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Old February 8th, 2008, 12:04 AM   #2353
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Quote:
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Thanks.

And what causes power supply problems / traction problems ?
Traction current is split into sections normally about 4 or 5 stations long with a substation at each end. If there are a lot of trains in a section and they all 'wind up' at once the circuit breakers can trip in the substation, but they reset immediately normally. There can also be surges which knock out the breakers and can be more damaging (e.g. to train equipment). I dunno if the latter is what happened on the Jubilee Line yesterday...
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Old February 8th, 2008, 03:47 AM   #2354
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When on the Jubilee line yesterday, half the lights were off!
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Old February 9th, 2008, 02:51 AM   #2355
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Quote:
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When on the Jubilee line yesterday, half the lights were off!
Assuming the Jubilee stock are like the more archaic stocks I know better, this means the 'Motor Alternators' in one of the motor cars wasn't working.

The trains receive 630V from the current rails which power the motors, compressors (for air pressure) and the Motor Alternators (MAs). The MAs convert the 630V DC traction current into 110V AC for the car lighting and 50V DC for power & control circuits (essentially transformers).

Each train is usually made up of 2 units with a motor car at each end, and each motor car has an MA on it which supplies power for the lighting up one side of that unit. This basically means that if you see cars with lighting up one side only then the MA on one of the motor cars isn't working.

You see a similar effect briefly when a train passes over points or rail gaps, as each motor car comes off 'juice' half the car lights on that unit blink out as power is cut to the MAs before being restored again.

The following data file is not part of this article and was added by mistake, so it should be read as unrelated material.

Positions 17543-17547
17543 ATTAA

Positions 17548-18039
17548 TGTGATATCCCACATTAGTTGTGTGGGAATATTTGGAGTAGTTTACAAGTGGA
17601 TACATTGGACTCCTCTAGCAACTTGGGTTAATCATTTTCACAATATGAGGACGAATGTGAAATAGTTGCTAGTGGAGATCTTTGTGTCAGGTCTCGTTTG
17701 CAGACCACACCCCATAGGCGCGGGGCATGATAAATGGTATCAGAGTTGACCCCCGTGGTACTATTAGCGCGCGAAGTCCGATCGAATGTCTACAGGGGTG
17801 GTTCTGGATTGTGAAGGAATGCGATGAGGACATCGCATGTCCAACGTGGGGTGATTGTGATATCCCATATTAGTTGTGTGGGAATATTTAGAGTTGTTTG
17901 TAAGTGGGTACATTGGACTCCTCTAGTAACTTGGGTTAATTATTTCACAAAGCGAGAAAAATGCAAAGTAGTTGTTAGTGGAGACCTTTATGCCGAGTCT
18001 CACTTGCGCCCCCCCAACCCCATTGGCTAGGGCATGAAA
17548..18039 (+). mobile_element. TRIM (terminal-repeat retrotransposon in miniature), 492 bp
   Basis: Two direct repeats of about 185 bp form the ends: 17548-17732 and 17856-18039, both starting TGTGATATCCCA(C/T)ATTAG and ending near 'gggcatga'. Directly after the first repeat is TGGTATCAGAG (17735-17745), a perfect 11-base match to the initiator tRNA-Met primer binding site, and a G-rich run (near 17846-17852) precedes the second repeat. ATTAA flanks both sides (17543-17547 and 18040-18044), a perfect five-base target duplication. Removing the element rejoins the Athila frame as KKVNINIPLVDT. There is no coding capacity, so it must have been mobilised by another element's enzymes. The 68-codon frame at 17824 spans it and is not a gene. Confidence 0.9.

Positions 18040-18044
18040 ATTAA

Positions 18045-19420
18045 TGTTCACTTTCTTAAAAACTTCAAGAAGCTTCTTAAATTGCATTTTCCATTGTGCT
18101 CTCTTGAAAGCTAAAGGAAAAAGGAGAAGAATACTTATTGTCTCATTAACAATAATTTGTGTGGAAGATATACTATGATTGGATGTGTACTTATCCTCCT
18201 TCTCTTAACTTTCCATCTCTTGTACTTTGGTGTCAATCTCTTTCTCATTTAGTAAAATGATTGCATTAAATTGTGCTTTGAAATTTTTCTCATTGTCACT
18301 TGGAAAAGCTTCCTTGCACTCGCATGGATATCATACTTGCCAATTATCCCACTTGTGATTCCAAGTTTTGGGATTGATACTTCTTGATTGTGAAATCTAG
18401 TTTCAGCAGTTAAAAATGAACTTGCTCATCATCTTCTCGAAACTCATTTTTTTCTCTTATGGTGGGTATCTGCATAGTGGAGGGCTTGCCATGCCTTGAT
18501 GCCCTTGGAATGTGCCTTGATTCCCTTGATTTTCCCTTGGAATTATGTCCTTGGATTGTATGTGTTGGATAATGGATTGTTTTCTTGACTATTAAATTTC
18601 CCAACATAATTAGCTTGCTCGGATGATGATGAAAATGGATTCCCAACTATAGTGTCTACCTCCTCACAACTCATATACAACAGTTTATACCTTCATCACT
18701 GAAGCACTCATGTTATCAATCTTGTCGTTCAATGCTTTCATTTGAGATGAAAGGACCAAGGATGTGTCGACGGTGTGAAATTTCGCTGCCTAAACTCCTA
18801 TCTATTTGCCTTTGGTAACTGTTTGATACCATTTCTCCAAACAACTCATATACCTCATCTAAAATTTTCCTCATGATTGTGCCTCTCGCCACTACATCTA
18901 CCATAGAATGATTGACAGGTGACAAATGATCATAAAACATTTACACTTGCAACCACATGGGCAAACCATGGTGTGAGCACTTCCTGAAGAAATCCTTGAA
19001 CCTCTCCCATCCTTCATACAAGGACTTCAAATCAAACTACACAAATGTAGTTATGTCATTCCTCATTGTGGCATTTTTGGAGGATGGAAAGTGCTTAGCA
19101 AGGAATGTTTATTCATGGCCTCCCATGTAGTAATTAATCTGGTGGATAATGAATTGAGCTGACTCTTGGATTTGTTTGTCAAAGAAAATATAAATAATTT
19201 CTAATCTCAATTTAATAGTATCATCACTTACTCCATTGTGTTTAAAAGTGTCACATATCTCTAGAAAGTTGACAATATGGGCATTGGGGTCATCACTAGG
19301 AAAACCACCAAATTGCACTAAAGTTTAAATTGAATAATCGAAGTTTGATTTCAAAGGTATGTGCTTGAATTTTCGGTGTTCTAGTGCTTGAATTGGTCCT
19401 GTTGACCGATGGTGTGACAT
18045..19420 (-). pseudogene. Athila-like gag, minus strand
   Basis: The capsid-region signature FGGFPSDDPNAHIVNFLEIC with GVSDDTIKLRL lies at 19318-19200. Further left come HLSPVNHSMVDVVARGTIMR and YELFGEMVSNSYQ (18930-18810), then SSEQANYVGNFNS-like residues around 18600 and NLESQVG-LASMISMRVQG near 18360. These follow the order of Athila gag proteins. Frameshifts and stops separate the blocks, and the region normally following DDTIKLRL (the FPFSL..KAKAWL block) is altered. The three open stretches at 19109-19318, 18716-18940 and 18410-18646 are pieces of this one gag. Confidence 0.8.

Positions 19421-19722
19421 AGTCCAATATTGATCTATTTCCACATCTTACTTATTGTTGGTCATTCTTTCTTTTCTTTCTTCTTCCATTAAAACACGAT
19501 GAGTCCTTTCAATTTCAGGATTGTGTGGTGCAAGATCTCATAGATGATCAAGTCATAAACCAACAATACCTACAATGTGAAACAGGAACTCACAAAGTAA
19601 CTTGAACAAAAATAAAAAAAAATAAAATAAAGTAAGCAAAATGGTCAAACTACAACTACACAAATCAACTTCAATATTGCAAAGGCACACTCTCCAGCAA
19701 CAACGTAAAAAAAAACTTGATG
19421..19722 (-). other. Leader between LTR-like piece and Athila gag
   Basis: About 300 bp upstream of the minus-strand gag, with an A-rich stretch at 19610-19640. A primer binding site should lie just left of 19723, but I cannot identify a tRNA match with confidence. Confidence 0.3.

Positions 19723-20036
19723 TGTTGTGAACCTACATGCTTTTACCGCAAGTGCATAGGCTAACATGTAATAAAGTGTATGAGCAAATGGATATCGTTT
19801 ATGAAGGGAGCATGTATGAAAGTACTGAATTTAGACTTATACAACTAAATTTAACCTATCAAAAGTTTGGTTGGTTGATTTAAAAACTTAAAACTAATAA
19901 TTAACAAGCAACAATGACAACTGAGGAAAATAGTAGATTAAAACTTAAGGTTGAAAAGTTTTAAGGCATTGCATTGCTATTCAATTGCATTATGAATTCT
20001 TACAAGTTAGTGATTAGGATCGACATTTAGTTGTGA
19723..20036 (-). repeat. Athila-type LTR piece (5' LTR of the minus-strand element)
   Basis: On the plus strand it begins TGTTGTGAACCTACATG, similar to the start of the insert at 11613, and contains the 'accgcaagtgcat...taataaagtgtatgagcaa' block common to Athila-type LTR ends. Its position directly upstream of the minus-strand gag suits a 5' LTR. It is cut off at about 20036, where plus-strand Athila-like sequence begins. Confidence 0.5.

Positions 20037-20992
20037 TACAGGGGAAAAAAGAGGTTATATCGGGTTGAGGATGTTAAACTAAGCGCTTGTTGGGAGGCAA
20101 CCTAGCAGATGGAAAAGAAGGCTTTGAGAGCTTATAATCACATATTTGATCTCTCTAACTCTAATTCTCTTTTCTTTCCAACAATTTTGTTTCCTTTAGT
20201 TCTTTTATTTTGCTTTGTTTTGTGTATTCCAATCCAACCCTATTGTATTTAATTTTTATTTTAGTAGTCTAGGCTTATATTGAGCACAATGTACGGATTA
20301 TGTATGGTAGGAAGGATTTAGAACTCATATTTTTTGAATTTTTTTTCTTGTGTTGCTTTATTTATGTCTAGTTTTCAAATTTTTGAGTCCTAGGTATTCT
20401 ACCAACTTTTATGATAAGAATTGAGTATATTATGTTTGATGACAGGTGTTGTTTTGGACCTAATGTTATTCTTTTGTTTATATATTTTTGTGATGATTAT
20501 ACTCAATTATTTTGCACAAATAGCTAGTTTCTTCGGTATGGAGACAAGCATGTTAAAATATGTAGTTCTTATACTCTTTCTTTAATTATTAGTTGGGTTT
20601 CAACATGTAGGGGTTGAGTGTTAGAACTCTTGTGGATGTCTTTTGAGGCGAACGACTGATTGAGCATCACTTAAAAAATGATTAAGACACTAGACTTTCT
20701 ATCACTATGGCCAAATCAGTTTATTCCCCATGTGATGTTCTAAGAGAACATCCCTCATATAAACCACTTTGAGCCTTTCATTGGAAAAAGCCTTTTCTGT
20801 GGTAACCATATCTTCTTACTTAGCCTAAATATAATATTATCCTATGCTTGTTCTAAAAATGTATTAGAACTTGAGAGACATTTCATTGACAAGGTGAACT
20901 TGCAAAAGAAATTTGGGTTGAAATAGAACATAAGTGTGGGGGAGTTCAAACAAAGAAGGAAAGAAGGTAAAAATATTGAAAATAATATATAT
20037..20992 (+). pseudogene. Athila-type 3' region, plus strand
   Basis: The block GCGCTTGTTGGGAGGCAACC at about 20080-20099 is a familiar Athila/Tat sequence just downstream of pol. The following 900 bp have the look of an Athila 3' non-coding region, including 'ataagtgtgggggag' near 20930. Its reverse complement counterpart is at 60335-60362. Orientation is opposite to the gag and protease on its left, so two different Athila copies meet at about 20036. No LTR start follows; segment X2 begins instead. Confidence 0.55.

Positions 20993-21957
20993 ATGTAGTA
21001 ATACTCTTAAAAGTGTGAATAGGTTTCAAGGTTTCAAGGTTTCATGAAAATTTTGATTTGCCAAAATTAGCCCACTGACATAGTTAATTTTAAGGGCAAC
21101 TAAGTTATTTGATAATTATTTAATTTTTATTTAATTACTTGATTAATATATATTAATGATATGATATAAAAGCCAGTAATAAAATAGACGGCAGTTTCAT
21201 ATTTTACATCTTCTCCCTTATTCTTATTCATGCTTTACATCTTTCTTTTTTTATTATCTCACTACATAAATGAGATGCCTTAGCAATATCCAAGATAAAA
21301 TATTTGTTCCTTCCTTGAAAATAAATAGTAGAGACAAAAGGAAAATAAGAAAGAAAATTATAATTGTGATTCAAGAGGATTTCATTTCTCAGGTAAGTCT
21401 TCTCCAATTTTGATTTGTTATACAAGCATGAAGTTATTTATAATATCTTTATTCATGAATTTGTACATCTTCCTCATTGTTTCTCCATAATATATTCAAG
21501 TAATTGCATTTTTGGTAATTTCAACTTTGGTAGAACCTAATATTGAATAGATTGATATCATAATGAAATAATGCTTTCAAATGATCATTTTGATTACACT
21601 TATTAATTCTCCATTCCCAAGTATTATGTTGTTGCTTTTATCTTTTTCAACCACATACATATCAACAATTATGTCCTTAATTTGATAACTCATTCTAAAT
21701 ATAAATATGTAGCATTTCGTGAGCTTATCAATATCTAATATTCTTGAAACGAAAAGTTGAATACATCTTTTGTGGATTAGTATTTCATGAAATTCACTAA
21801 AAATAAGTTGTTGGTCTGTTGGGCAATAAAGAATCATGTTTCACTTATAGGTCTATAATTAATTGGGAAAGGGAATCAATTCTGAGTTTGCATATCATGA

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Old February 10th, 2008, 09:48 PM   #2356
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I thought it had something to do with the power problems earlier, but this seems to make more sense... The lights on the trains weren't off on one side though, it was alternating from one on on one side and one on on the other side, if you get what I mean.
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Old February 10th, 2008, 10:56 PM   #2357
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Was the train moving?

If the traction current goes off then a smattering of strip lights remain on through battery power (Emergency lighting)... But obviously if the train was moving this wouldn't be the reason.
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Old February 11th, 2008, 12:53 AM   #2358
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The train was moving, and it was for the whole journey...

On another note, do you know why the sub-surface lines don't have suicide pits?
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Old February 11th, 2008, 03:16 AM   #2359
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Once when appraching Seven Sisters on a train that was to terminate there, the driver decided to flick the lights several times to tell everyone that. This of course plunged the whole training in to darkness!
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Old February 11th, 2008, 03:22 PM   #2360
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A question to the Tubeman or anyone who has the answer: how long does it take one to ride the whole Jubilee line end to end? Same question with Bakerloo line.